Written by Dr. Terry Schraeder, a medical internist and a medical journalist, the first book, Physician Communication: Connecting with patients, peers and the public, addresses physicians at all levels of training and practice. The book is divided into four chapters. The first chapter on “Face-to-face communication” effectively discusses the needs and barriers in communicating with patients and ways and means to overcome those difficulties. The importance of nonverbal communication has been emphasized. Of particular interest in the second chapter on “Digital communication,” is a useful critical appraisal of social media in today's context. This chapter also discusses how to effectively use E-mails and guidelines and etiquette of electronic communications. Chapter on “Public speaking and presentation skills” is very useful. It discusses how to analyze one's communication and presentation skills and improve it by paying attention to the voice, common pitfalls in making presentations, contents, and target audience. The last chapter on “Traditional media” underscores the fact that often the needs of print and electronic media differ from those of professional communications. This lack of understanding may result not only in lost opportunities of communication with public, which traditional media such as television and print media offers but also in messages being incoherent and out of sync. Throughout the book, Dr. Schraeder has used boxes to convey useful tips to improve communication. She has effectively used quotes by renowned people to characterize the challenges of communication by physicians. In short, this book puts forth opportunities for physicians to increase the effectiveness in all types of communications.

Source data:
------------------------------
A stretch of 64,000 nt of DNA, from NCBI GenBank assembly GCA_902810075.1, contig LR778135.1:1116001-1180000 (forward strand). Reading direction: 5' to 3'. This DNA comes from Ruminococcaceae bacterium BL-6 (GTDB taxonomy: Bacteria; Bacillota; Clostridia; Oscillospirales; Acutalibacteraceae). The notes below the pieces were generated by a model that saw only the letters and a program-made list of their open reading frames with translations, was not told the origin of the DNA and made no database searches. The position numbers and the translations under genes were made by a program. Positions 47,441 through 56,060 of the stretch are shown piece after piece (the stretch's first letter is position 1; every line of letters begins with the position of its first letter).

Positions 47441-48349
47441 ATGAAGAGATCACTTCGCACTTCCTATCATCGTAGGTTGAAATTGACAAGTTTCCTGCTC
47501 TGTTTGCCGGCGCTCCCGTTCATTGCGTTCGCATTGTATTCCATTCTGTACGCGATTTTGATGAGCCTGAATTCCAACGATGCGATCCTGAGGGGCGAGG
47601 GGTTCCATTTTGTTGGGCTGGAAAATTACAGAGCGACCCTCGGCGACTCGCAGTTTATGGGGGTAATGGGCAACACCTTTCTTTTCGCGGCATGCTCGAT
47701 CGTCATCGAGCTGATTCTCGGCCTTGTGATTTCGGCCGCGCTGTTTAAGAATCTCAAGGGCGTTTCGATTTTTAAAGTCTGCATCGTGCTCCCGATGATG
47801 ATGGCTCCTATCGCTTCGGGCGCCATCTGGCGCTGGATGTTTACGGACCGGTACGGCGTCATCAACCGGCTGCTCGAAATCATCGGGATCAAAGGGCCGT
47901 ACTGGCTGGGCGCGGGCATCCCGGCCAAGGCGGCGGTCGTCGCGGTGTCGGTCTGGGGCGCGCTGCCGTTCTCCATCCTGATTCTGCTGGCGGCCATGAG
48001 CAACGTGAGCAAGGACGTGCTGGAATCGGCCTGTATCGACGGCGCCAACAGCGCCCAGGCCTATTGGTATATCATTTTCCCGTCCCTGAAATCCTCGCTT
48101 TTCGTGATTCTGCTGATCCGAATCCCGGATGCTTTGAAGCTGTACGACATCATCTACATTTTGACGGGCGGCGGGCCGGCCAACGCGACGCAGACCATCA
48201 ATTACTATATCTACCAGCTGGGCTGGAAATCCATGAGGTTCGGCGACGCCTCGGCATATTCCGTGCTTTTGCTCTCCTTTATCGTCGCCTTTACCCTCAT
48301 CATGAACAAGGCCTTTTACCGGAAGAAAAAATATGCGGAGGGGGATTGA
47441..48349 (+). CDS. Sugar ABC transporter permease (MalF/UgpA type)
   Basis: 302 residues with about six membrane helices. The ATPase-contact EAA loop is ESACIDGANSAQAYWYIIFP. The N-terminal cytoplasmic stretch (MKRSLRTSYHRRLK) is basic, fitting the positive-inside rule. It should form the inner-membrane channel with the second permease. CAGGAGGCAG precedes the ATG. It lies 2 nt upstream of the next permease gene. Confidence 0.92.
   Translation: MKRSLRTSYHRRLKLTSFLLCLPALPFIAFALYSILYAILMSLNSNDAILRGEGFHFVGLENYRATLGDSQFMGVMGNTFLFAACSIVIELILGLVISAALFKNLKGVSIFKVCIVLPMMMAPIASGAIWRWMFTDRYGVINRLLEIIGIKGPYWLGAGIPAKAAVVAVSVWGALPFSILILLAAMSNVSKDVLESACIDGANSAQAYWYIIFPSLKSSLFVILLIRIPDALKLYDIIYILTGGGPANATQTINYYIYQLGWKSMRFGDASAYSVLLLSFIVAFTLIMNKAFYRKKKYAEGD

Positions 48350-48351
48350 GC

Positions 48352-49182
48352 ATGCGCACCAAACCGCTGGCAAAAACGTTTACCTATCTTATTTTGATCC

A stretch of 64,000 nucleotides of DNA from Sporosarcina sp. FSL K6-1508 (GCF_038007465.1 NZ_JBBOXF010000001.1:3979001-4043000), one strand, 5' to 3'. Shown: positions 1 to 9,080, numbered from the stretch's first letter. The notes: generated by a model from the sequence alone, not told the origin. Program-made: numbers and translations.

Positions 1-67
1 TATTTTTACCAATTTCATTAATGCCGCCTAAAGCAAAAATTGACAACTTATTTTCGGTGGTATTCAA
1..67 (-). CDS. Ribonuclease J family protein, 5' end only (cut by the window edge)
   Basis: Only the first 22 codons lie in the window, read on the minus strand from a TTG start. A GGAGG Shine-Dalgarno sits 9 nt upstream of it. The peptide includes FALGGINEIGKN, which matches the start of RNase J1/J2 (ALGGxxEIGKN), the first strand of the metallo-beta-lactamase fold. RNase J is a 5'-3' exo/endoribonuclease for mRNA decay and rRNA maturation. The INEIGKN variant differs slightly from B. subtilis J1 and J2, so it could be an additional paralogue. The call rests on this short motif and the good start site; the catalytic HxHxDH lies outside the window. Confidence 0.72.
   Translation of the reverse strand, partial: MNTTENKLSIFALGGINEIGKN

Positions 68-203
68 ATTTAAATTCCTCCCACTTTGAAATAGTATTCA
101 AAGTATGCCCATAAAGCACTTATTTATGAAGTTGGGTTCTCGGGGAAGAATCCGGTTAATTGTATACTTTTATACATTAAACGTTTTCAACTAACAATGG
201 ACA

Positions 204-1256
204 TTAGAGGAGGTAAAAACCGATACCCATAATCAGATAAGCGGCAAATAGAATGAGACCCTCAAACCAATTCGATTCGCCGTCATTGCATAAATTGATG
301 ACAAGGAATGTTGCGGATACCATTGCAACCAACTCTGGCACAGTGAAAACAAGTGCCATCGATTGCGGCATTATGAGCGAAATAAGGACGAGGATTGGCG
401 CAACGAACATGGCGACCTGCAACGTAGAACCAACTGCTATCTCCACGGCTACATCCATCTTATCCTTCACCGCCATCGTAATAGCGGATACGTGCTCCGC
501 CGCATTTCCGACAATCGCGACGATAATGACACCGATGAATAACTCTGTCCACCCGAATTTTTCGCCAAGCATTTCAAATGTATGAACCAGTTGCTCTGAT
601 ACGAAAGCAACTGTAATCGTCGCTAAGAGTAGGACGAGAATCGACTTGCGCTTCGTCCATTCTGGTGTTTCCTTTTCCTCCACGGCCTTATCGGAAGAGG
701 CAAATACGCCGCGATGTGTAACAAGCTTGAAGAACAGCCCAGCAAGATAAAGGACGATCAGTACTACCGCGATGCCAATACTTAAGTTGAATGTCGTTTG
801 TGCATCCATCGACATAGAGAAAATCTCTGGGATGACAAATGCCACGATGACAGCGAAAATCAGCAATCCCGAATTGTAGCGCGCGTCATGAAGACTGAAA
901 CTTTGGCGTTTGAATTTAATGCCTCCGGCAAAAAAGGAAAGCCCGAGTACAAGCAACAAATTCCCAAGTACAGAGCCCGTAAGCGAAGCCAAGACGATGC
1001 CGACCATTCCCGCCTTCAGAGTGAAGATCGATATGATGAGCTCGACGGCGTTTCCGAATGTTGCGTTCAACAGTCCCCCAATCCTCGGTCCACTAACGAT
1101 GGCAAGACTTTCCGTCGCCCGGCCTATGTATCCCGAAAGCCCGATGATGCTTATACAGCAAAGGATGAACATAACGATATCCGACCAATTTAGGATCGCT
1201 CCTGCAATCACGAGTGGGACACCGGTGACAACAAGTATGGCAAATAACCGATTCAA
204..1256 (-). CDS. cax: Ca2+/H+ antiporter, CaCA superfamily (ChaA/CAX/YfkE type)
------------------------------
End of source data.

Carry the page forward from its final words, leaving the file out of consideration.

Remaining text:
The second book, Communication for health care practice is intended to teach students of health care, nursing, and midwifery how to engage and interact in a productive manner. However, this book, authored by Professor Amanda Henderson, Central Queensland University, and a director of nursing, is useful for all stakeholders in health care delivery, including physicians, due to its unique treatment to the topic. Each chapter begins with bulleted learning objectives and ends with clearly laid out summary. Within each chapter, relevant topics and issues have been discussed under illustrative scenarios, and each scenario ends with a few pertinent points for reflection and take-home messages. These scenarios are well-chosen and indicative of everyday communication in healthcare. Each chapter's value is further enhanced by a short discussion at the end under “consolidate your learning” and a list of some relevant publications and interesting websites as “Further reading”. A list of references at the end of each chapter not only is useful for the trainees in particular, but it also underscores the fact that communication is both an art and a science! The book covers all aspects of communications in eight chapters, the focus being inter- and intraprofessional communications. They range from why communication is significant, mechanism by which communication occurs, to the application of communication in the practice setting. In short, this book focuses on patient-oriented communication strategies that enhance patient well-being and underscores how quality communication leads to better health outcomes and ultimately a positive experience to all stakeholders and succeeds in providing effective tools to be used by all.
These two books are essential reading for everyone who wishes to be more effective in getting important information or views across to another individual or group.